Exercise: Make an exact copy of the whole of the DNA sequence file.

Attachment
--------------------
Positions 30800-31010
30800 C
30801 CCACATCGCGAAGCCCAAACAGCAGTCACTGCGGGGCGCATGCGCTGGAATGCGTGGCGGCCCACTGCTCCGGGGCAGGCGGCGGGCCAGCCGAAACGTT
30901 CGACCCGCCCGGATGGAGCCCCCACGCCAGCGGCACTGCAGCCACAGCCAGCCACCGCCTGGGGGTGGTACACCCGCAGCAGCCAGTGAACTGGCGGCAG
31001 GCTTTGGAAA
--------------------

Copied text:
Positions 30800-31010
30800 C
30801 CCACATCGCGAAGCCCAAACAGCAGTCACTGCGGGGCGCATGCGCTGGAATGCGTGGCGGCCCACTGCTCCGGGGCAGGCGGCGGGCCAGCCGAAACGTT
30901 CGACCCGCCCGGATGGAGCCCCCACGCCAGCGGCACTGCAGCCACAGCCAGCCACCGCCTGGGGGTGGTACACCCGCAGCAGCCAGTGAACTGGCGGCAG
31001 GCTTTGGAAA